He received a best paper award at 2011 ISOCC, 2008 AMD/CICC Student Scholarship Award, 2008 Departmental Research Fellowship from U. of Minnesota, 2008 DAC/ISSCC Student Design Contest Award, 2008 Samsung Humantec Thesis Award (Bronze Prize), 2005 ETRI Journal Paper of the Year Award, 2001 Samsung Humantec Thesis Award (Honor Prize), and 1999 Samsung Humantec Thesis Award (Silver Prize). He is an author/coauthor of +80 journal and conference papers and has 17 US and Korean patents registered. His current research interests include low power and high performance digital, mixed-mode, and memory circuit design, ultra-low voltage sub-threshold circuit design for energy efficiency, variation and aging tolerant circuits and systems, and circuit techniques for 3D ICs. Prof. Kim is a member of IEEE. He also serves as a reviewer of prestigious journals such as IEEE J. of Solid-State Circuits (JSSC), IEEE Trans. on VLSI Systems (TVLSI), and IEEE Trans. on Circuits and Systems I (TCAS-I). He has served as a technical program committee member of many conferences including Asian Solid-State Circuits Conference (A-SSCC), Asia-Pacific Design Automation Conference (ASP-DAC), International Symposium on Circuits and Systems (ISCAS), Symposium on Low Power Electronics and Design (ISLPED), and Asia Symposium on Quality Electronic Design (ASQED). He is an IEEE senior member.
 Ultra-low power consumption with high energy efficiency is one of the most significant design parameters in many emerging applications such as implantable biomedical devices, portable electronics, wireless sensor nodes, etc. Supply voltage scaling has been considered as the most effective way of achieving ultra-low power consumption with high energy efficiency. However, ultra-low voltage operation generates many challenging design issues such as significantly degraded parametric margins, large variations, etc. This tutorial will provide a brief introduction of various integrated circuits design techniques that are essential for ultra-low voltage operation. Digital logic gates optimization, energy harvesting circuits, ultra-low voltage memories and SoC examples will be discussed in the tutorial.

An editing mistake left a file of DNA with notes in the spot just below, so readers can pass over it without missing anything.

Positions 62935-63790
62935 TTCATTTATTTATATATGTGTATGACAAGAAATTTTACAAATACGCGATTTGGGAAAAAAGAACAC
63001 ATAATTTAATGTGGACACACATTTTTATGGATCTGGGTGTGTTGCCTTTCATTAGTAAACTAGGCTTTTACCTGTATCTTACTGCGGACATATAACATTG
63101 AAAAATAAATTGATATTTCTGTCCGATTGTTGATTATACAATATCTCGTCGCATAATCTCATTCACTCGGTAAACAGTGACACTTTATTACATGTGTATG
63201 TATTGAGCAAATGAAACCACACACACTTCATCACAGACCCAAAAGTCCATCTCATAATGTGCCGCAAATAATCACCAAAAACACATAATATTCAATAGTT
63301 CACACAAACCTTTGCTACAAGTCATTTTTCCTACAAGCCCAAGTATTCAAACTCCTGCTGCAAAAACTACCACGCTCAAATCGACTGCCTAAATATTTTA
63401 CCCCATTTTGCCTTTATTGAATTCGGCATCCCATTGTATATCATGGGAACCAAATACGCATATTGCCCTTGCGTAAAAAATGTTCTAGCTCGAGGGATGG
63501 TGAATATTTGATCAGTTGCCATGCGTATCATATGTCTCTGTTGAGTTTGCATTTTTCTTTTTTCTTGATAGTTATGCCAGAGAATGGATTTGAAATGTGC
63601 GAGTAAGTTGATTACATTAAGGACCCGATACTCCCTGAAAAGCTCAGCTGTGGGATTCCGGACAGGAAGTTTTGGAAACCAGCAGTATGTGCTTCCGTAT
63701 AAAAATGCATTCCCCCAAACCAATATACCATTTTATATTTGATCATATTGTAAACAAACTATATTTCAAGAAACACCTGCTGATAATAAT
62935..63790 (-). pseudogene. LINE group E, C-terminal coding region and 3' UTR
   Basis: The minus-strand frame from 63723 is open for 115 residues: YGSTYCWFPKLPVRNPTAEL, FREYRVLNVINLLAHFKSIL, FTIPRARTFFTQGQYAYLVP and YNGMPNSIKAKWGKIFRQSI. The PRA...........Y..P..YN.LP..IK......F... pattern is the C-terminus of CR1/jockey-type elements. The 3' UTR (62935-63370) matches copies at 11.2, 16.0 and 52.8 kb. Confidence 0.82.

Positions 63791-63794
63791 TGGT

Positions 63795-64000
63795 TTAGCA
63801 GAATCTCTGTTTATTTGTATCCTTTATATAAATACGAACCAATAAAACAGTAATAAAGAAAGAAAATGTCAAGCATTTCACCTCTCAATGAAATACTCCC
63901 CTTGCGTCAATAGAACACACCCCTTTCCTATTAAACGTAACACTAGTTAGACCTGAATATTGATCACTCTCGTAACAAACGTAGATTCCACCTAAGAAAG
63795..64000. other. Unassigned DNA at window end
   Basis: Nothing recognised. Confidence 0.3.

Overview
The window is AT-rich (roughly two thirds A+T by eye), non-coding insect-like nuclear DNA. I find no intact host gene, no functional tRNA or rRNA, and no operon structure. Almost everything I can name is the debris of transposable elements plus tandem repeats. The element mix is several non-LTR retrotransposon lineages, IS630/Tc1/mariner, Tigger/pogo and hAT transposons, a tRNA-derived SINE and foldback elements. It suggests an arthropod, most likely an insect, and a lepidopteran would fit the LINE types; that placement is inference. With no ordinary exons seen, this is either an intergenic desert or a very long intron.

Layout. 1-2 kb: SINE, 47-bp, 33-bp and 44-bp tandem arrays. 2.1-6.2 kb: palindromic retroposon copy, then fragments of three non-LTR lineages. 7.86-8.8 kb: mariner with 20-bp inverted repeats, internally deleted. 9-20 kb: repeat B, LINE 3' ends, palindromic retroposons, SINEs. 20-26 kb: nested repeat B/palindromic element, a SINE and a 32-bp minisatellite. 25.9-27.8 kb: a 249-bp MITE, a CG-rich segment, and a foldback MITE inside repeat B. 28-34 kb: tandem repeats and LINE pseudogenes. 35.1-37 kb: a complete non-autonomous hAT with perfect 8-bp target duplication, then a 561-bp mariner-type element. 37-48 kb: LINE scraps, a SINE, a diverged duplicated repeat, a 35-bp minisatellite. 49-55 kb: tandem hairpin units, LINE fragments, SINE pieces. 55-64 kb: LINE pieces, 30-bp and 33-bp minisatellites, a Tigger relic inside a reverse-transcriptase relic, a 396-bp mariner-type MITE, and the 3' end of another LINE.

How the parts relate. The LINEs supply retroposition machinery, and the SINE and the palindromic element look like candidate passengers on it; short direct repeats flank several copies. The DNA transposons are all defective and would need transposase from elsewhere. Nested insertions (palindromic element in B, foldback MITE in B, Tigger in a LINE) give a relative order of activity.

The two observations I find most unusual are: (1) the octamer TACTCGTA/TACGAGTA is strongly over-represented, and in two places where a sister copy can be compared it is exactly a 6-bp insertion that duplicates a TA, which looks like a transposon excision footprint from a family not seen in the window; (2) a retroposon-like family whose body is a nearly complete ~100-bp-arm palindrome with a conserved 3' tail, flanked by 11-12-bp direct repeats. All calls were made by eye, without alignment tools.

Important Dates
Submission deadline
    September 28, 2014
November 10, 2014
Notification of acceptance
    November 5, 2014
November 27, 2014
Final paper submission
    November 30, 2014
December 12, 2014